Determining the genomic elements underlying adaptive evolution in a species is essential for connecting genetic variation to phenotypes and fitness, but current statistical methods overlook the confounding effect population histories have on the identification and localization of adaptive mutations. The field of genomics urgently needs methods that (i) model the complex interaction between various modes of selection and population histories; (ii) accurately identify and localize mutations, genes, and pathways underlying adaptive traits for further experimental validation; and (iii) efficiently analyze large scale datasets. Without such methods, the role of adaptation in human molecular evolution cannot be determined. The long-term goal of the researchers is to develop state-of-the-art methods for the detailed inference of evolutionary parameters and disease pathways from next-generation sequencing datasets. The objective of this application is to characterize the genomic elements underlying adaptive evolution in the human genome, through the development and application of a suite of novel statistical and computational methods.
The aims of the proposal are to: 1) identify adaptive mutations in diverse human populations using novel, probabilistically interpretable frameworks; 2) develop a frame-work for joint inference of selection and population history from whole-genome sequences; and 3) characterize gene subnetworks underlying human adaptive evolution by developing and applying new tests for polygenic adaption to human genomic data. The methods developed will be applicable to existing and emerging genome- wide polymorphism and next-generation sequencing datasets for humans and a range of other organisms. The contribution of the proposed research will be significant because it will shed light on the mutations that allowed human ancestors to survive in the face of novel environments, diets, and pathogens; humans will face similar environmental pressures in the future, and the proposed research will determine genetic pathways that are critical to human survival in a hostile world. The proposed research is innovative in many distinct ways. First, these new methods will be able to test for multiple modes of selection, moving beyond classifying sites as simply neutral or adaptive. Second, the methods developed here will control for dependencies among statistics measuring selection, enabling new understanding of which combinations of genomic signatures are most informative for the detection of different modes of selection. Third, the proposed research will expand the focus of population-genomic studies of adaptation beyond monogenic adaptation to polygenic adaptation. The out- comes of this research will have an important positive impact: giving new insight into the interaction between selection and dynamic population histories in generating human genetic diversity, while determining how adaptation shapes the human phenotype and advancing our understanding of the biology of the human genome.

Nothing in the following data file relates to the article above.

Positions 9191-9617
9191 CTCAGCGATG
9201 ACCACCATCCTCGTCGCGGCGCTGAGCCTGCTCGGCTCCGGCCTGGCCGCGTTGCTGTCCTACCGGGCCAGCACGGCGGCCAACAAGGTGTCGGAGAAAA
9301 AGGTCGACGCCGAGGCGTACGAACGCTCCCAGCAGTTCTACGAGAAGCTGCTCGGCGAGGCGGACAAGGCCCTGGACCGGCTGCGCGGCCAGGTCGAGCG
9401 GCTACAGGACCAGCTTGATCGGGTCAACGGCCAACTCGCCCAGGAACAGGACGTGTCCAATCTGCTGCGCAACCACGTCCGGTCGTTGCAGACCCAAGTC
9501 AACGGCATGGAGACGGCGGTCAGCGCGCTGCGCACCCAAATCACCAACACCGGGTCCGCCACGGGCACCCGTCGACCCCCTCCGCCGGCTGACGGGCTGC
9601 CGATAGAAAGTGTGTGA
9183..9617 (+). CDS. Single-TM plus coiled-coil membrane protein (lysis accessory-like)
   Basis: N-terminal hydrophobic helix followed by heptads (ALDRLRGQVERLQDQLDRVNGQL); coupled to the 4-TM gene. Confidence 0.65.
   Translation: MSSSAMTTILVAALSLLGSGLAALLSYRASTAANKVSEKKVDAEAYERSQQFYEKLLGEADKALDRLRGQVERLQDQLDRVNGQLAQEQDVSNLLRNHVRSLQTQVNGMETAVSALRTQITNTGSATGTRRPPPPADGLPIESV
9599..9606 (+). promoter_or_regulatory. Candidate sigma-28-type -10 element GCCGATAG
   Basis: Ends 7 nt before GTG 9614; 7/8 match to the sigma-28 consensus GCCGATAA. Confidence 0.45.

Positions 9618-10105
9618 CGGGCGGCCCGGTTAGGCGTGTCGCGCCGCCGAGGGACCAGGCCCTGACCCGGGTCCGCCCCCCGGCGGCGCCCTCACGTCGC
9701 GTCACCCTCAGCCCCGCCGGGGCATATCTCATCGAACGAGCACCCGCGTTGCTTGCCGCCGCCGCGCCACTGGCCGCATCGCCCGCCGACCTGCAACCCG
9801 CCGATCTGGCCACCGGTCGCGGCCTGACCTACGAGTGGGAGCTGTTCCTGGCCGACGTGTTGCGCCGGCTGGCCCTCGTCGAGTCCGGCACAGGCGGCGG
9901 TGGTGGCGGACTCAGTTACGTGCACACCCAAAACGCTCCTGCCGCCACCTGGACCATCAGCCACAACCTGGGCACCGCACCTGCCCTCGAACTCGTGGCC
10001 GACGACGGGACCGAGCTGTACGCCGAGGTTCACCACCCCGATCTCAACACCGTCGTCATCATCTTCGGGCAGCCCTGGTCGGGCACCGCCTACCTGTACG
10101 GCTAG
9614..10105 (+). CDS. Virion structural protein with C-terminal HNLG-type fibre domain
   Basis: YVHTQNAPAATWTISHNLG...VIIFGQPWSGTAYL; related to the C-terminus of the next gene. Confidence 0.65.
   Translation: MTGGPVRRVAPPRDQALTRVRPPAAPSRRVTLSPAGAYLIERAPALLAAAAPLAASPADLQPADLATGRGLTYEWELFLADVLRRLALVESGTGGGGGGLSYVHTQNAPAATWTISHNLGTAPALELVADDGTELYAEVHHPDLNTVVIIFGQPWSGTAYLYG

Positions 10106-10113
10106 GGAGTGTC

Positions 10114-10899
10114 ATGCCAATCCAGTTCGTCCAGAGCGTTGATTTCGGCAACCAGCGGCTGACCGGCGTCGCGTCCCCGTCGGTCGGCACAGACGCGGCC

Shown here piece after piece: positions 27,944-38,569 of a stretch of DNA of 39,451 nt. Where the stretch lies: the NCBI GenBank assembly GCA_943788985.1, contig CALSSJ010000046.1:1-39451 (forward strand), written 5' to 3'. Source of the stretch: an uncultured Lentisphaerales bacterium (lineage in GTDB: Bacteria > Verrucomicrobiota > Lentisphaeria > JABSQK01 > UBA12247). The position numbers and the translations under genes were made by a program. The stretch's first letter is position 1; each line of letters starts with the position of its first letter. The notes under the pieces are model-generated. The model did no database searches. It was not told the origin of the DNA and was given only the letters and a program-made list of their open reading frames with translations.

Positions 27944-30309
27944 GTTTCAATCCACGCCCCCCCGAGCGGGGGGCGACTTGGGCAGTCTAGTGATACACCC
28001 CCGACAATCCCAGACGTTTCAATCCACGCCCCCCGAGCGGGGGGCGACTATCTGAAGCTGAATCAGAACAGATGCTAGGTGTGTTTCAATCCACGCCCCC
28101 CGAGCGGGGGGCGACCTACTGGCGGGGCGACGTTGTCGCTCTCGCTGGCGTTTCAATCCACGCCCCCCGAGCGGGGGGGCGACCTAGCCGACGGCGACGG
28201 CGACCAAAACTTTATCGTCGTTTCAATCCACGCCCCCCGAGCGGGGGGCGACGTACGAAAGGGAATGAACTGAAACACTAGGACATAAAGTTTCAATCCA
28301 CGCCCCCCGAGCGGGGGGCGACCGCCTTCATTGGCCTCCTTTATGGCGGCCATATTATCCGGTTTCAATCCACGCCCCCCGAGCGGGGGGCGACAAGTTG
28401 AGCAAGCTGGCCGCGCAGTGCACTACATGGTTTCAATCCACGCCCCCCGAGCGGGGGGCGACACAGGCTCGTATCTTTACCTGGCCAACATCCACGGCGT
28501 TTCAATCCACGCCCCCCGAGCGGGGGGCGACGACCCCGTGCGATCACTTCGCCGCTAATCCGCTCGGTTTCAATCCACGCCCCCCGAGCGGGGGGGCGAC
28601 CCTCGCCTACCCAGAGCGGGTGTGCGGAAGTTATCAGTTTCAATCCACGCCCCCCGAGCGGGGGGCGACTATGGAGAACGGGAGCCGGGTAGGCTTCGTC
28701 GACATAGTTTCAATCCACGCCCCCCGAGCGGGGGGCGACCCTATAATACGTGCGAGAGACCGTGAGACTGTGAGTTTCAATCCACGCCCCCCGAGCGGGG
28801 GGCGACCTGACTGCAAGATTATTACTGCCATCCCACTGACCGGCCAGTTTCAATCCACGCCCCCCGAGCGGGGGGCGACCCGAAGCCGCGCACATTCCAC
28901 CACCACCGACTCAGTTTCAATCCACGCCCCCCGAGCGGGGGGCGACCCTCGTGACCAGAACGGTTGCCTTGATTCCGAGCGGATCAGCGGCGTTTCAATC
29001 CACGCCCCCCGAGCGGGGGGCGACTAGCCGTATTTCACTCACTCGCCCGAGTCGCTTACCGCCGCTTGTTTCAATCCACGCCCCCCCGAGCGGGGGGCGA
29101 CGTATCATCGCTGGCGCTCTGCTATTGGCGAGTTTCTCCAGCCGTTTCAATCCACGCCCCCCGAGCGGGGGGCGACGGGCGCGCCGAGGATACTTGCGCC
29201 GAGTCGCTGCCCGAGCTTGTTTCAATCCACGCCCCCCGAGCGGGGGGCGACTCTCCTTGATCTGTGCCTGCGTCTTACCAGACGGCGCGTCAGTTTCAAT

Adaptation to shifting environments and diets has been critical to the survival of the human species since modern humans emerged from Africa ~70,000 years ago. The proposed research is relevant to public health because the new methods developed here will be applied to large-scale sequencing datasets to identify mutations that allowed human ancestors to survive in the face of novel environments, diets, and pathogens; these results will also be used to characterize genetic pathways critical to human survival in a hostile world. Thus, the proposed research is relevant to the part of NIH's mission pertaining to developing fundamental knowledge that will enhance health.
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